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04. December 2019

New project with German Aerospace Center (DLR) focusing on microcirculation during microgravity

  • Astronaut entering zero gravity conditions © DLR
    Astronaut entering zero gravity conditions © DLR

Imedos Systems GmbH, leading manufacturer of medical devices, cooperates with the German Aerospace Center (DLR) for a new project focusing on microcirculation during microgravity

Astronauts and jet pilots are regularly exposed to extreme situations that affect their health. In order to improve the safety of future expeditions, the German Aerospace Center (DLR) is funding a research study starting in 2020 that focuses on the effects of microgravity on the central microcirculation of the human body. Under the project management of Prof. Dr. Dr. med. Christian Jung, Senior Physician of the University Clinic for Cardiology, Angiology and Pneumology in Düsseldorf, the DLR cooperates with the company Imedos Systems GmbH, a leading manufacturer of medical technology for retinal vessel analysis. Using the »DVA system« developed by Imedos Systems, high-precision images of the participants’ ocular fundus are taken and analysed as part of parabolic flights. Thus, direct insights into the behaviour of retinal vessels before, during and after weightless situations can be gained.

Dr.-Ing. habil. Walthard Vilser, CEO of Imedos Systems GmbH, welcomes the cooperation: »The aim of the project is to better understand the physiological adaptation processes of people in so-called borderline situations. We are pleased that our system for dynamic vessel analysis (DVA) can serve the health of crew members before, during and after space missions and flight manoeuvres in microgravity.« Imedos is one of six partners accompanying DLR’s project.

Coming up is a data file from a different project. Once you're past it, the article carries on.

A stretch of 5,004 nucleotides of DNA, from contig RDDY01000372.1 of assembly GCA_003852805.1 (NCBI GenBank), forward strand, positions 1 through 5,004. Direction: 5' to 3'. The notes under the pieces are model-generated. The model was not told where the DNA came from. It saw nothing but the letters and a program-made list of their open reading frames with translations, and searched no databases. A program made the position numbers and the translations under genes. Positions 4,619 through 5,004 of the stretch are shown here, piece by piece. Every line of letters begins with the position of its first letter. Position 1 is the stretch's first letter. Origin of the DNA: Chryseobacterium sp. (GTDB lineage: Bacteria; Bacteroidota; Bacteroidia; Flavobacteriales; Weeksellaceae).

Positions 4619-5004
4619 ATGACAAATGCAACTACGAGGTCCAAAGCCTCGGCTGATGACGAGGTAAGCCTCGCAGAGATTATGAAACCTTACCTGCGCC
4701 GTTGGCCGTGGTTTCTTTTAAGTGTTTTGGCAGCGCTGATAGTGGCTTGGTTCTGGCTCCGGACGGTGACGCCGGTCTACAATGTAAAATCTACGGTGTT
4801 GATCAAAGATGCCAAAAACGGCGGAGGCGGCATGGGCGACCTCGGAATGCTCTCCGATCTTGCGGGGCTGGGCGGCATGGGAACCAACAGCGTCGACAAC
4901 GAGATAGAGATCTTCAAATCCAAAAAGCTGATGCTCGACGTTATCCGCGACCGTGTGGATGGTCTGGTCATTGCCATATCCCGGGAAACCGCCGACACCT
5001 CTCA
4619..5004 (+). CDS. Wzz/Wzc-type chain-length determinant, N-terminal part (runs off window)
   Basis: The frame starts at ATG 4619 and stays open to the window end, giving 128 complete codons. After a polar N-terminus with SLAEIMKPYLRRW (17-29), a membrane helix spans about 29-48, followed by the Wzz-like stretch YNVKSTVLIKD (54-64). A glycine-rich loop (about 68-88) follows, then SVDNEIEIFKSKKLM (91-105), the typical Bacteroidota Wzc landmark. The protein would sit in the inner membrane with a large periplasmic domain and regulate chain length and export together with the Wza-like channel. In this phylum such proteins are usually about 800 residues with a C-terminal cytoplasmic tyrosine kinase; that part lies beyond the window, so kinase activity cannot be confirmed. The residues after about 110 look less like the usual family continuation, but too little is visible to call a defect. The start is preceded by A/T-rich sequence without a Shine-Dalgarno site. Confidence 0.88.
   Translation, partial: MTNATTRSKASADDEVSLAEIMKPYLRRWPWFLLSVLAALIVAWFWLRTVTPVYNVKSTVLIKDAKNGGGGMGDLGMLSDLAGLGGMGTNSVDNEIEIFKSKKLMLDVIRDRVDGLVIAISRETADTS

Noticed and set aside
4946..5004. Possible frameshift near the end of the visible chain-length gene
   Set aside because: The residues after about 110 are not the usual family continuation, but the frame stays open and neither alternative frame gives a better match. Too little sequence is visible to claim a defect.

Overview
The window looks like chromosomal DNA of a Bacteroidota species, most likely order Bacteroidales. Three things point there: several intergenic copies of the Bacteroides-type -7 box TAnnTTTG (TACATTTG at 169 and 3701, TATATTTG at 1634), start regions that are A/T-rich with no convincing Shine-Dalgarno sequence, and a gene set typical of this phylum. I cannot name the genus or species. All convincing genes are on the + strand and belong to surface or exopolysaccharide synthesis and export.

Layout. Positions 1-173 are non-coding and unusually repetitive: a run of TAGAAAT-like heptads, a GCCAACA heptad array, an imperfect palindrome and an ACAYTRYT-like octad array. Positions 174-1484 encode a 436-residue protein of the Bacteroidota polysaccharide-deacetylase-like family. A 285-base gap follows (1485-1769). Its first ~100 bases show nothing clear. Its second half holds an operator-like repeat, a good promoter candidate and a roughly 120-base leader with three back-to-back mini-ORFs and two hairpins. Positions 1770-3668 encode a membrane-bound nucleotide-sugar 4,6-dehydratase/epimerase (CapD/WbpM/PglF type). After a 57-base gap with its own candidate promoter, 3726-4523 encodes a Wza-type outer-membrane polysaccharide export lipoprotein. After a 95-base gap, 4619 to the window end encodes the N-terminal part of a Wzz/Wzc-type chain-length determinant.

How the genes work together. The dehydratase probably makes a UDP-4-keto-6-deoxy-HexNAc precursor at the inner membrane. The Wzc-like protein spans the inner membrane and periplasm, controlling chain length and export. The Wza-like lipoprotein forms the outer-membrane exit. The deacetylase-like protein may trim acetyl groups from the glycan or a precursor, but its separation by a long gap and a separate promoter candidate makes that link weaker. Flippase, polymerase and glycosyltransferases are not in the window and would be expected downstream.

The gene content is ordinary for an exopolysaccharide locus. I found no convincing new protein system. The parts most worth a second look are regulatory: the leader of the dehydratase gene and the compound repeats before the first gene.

It has been repeatedly shown that pilots and astronauts experience various problems with their blood circulation when returning to planet Earth. The planned project »Changes in central microcirculation during microgravity« focuses on the blood flow of vessels with a diameter of less than 100 micrometres. As a result it should deliver new information to better describe the conditions of the human bloodstream and circulation while being in space. The flight manoeuvres and related tests are scheduled for 2020.

In preparation for the research study, a detailed analysis of the influence of microgravity on the part of the bloodstream that takes place in the large vessels such as the arteries was carried out by the team led by Prof. Dr. Dr. Jung. Here, the participants experienced microgravity for about 20 seconds during a series of parabolic flights. In the accompanying studies, a relevant influence of macrocirculation was found. The findings will now be transferred to microcirculation. Furthermore, it is important to examine whether the chosen diagnostic tools used for retinal microcirculation (particularly with regard to long-term stays) can improve the safety of future missions.